Italy needs unity to face a "rapidly worsening" coronavirus pandemic, Prime Minister Giuseppe Conte says amid record infection figures and growing social unrest.
Even as daily virus cases have risen to nearly 27,000, the country has been rocked by protests - some violent - against newly tightened restrictions.
"This... is really the time to stay united, all the more given the suffering, economic suffering, psychological distress, anger, anguish and concern felt by many of our citizens," Conte told parliament.
Daily infection figures have doubled in little more than a week, and reached 26,831 on Thursday, taking the total infections tally to 616,595.
The number of intensive care patients has risen to more than 1600 compared to fewer than 1000 seven days ago while the daily death toll from COVID-19 has returned above 200, as it last was in mid-May.
On Monday, the Italian government imposed the tightest restrictions since the end of the country's earlier lockdown in June, in an attempt to contain the escalating crisis.
Bars and restaurants were ordered to shut at 6pm every day; gyms, pools, cinemas, theatres and concert halls closed and high schools were told to conduct online classes for at least 75 per cent of students.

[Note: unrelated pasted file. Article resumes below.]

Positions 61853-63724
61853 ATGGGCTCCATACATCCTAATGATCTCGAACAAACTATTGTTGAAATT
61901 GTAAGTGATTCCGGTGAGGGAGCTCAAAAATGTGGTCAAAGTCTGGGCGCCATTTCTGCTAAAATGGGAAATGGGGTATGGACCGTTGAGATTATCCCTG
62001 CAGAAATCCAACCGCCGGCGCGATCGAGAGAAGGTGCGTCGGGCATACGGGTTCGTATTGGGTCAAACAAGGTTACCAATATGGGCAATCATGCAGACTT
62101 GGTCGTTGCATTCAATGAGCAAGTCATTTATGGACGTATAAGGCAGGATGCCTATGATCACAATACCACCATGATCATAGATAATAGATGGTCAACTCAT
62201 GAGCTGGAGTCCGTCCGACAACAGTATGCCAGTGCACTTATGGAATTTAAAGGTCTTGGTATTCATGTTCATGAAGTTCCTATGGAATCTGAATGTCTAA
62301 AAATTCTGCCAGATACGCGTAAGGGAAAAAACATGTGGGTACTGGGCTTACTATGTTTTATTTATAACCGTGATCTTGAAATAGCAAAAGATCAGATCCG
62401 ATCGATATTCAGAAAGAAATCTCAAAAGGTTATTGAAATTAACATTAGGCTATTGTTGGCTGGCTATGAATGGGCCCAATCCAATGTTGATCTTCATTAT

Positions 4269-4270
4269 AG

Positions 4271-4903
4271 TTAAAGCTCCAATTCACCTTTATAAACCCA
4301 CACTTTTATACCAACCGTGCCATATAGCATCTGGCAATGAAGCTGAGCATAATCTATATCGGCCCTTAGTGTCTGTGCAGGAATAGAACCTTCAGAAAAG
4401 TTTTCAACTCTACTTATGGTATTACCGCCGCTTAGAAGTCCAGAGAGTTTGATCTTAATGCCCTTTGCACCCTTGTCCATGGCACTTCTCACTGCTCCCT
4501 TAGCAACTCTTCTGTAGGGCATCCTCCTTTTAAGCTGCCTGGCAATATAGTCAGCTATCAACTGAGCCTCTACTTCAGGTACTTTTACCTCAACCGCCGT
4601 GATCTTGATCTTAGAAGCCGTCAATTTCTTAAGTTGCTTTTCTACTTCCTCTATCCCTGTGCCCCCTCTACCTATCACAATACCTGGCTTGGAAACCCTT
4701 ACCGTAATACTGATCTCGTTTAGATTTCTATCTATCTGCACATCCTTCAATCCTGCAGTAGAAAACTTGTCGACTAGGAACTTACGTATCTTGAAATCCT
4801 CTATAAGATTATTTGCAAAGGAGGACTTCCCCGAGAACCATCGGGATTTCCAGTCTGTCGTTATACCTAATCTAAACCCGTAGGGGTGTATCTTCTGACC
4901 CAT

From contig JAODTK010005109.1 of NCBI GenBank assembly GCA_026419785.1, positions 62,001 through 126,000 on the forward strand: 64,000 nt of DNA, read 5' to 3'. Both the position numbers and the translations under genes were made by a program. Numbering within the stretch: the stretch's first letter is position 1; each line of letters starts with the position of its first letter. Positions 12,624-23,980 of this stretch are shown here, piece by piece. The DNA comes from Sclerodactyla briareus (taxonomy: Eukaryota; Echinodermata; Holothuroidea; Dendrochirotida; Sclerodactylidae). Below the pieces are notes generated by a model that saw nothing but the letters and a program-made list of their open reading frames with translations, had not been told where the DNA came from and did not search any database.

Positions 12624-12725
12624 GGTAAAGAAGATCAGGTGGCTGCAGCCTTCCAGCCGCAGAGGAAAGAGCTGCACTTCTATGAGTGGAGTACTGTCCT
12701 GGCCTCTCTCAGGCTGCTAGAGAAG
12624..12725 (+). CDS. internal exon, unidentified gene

Peaceful protests by businesses and workers affected by mandatory closures - including cinema and theatre staff, taxi drivers and restaurant owners - have taken place in several cities.
But there has also been street violence - most recently in Genoa, Palermo and Verona - mostly blamed on radical political activists, football hooligans and criminal groups.
Professor Franco Locatelli, head of Italy's Higher Health Council and a member of the panel of experts advising the government on the pandemic, said the situation was serious but not yet critical.
"At this point, the system is still holding up and, in my opinion, also thanks to the measures taken, we have a chance to contain the spread," he told the Foreign Press Association in Rome.
Locatelli said "18-20 per cent" of intensive care places are occupied, with about 5000 beds still free, and overall capacity could be extended if needed.
Nevertheless, last week the National Health Institute warned that on current pandemic trends there was a "high probability" of some regions running out of hospital beds "in a very short time".
In several cities, including Genoa, Milan and Rome, there have been reports of ambulance drivers having to wait hours outside hospitals before being allowed to hand over COVID-19 patients.
Australian Associated Press